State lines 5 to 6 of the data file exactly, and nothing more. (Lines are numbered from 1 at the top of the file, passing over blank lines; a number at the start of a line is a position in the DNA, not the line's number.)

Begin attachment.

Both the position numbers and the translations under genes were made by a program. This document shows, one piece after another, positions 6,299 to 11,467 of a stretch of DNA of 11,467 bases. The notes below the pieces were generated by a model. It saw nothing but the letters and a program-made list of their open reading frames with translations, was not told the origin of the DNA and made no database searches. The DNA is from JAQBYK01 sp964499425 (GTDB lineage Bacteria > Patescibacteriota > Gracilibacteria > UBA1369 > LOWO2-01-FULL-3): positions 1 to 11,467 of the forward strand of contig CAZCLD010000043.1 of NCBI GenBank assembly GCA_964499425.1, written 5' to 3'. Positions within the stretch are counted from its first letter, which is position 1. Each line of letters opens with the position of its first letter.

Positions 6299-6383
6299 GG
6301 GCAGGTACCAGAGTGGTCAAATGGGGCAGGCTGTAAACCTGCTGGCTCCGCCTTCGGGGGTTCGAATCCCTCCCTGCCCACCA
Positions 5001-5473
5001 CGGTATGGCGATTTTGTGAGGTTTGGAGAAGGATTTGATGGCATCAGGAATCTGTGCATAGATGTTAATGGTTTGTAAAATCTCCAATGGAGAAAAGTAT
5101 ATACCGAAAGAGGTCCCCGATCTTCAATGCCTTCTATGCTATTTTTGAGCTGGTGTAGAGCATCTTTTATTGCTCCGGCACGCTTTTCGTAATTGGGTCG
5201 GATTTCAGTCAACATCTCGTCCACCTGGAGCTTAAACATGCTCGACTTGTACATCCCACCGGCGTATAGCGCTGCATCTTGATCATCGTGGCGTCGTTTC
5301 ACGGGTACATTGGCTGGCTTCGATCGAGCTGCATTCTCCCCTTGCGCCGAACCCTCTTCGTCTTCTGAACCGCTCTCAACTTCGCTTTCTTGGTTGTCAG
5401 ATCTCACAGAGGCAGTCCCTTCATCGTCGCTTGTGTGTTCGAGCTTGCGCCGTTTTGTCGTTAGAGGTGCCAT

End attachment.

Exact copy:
Positions 5001-5473
5001 CGGTATGGCGATTTTGTGAGGTTTGGAGAAGGATTTGATGGCATCAGGAATCTGTGCATAGATGTTAATGGTTTGTAAAATCTCCAATGGAGAAAAGTAT